- Help your child practice the fine art of problem-solving. Show them how to get to the root of problems, weigh options, make decisions, and take action. Don’t leave out the important step of evaluating the results. After that, step back and let them wrestle with some challenges on their own, so they can develop confidence, resilience and ‘muscle memory’ for future obstacles and dilemmas. For help with teaching problem skills, visit: http://www.empoweringparents.com/the-surprising-reason-for-bad-child-behavior.php#
- Set the stage for your children to get in touch with themselves and those things that bring them joy. Engage them in enriching activities. Encourage them to try hobbies, teach them new skills, and expose them to new people, ideas, and experiences, all of which lead to self-awareness, a critical element of happiness. Unfortunately, you can’t make your children happy. They decide to be happy, or not.
- Help your children to learn the value of money, early. From the way you instruct them to safeguard the coins and dollars they receive as youngsters to the more advanced notions of a savings account and budgeting, children can learn to respect money for the resource that is. Talk to them about family spending decisions that directly affect them, as developmentally appropriate. Give them an allowance and assign responsibility to them for purchasing some of their own essentials and funding their recreational activities as they get older. To help your children develop money sense, visit these sites: http://www.bankrate.com/finance/financial-literacy/4-money-lessons-for-children-to-master-1.asp and http://money.cnn.com/magazines/moneymag/money101/lesson12/index.htm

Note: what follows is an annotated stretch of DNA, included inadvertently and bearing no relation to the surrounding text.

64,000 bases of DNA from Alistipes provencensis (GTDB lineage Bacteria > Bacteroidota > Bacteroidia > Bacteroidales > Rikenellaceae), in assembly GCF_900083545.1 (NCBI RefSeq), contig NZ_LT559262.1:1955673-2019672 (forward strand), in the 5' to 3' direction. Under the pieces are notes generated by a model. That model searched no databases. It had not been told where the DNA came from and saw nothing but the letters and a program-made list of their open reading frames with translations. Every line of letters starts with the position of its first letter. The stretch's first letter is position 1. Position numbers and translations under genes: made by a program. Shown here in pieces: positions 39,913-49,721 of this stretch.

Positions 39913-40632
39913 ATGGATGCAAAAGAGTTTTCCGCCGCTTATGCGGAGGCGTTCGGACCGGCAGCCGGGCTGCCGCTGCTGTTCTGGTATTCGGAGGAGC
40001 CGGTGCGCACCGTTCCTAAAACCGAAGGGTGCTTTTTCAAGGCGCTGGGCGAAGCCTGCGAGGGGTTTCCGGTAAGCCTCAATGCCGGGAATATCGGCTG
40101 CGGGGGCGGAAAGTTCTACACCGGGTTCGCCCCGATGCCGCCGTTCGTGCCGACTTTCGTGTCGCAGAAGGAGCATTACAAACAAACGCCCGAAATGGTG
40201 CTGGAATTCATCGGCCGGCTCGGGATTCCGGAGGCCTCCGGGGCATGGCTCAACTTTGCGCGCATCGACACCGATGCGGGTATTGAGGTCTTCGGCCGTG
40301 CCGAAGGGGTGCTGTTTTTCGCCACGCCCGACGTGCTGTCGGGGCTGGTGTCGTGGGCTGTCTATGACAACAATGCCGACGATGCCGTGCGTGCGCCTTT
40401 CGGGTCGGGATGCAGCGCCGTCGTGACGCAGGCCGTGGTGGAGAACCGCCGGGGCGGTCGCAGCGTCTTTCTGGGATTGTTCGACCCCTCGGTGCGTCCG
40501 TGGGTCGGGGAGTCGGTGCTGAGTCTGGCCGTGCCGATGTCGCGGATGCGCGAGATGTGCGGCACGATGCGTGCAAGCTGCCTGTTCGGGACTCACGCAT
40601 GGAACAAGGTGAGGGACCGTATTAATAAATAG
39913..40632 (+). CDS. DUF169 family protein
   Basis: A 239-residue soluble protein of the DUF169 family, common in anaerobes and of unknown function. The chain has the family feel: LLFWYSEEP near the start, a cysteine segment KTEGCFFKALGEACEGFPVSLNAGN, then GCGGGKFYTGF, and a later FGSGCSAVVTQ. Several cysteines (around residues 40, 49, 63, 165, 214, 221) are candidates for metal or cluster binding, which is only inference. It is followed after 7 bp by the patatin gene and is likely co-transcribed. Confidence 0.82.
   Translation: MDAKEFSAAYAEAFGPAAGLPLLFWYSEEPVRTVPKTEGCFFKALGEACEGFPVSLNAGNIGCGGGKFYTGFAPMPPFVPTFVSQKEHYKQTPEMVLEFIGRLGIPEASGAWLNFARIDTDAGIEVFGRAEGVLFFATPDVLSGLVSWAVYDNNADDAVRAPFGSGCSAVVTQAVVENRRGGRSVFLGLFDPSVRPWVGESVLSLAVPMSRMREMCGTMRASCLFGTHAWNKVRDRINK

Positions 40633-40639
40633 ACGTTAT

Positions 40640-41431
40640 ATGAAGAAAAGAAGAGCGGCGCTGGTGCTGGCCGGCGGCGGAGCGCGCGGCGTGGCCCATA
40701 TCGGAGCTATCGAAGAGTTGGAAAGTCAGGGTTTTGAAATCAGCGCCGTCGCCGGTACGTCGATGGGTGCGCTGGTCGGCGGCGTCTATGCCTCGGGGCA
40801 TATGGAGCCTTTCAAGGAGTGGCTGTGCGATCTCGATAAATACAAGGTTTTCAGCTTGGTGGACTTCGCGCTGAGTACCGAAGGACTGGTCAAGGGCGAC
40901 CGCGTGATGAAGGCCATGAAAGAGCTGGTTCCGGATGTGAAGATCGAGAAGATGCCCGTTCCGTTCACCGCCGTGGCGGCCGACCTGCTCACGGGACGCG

- To instill a sense of household responsibility in your children, begin teaching them about self-care and managing their own belongings when they are young. Teach them to perform household tasks. As their engagement and interaction with family and others expands, they can then use those early skills to pitch in to make life more enjoyable for everybody. For more ideas on age –appropriate chores, visit these sites: http://www.freeprintablebehaviorcharts.com/chore_list.htm and http://www.webmd.com/parenting/features/chores-for-children
- Of course, we enjoy planning fun activities for our children and it is fun to be with them. However, you want to give your children a chance to make their own fun, alone and with their peers. As with happiness, you can’t make them have fun. You can set the stage, but they have to decide to open themselves up and engage in experiences. Sometimes, a little boredom and restlessness are just the motivation children need to get moving to create fun experiences for themselves. Check out these great sources for fun things to do in Northern VA: http://www.virginia.org/coolplacesforkids, http://www.kidfriendlydc.com, and http://www.gokidtrips.com
So...leave the 'fixing' to the professionals on the small screen. In the compelling screenplay that is your life story, give your children room to grow and develop the life skills necessary for navigating life’s peaks and valleys, so that “all will be well”, indeed.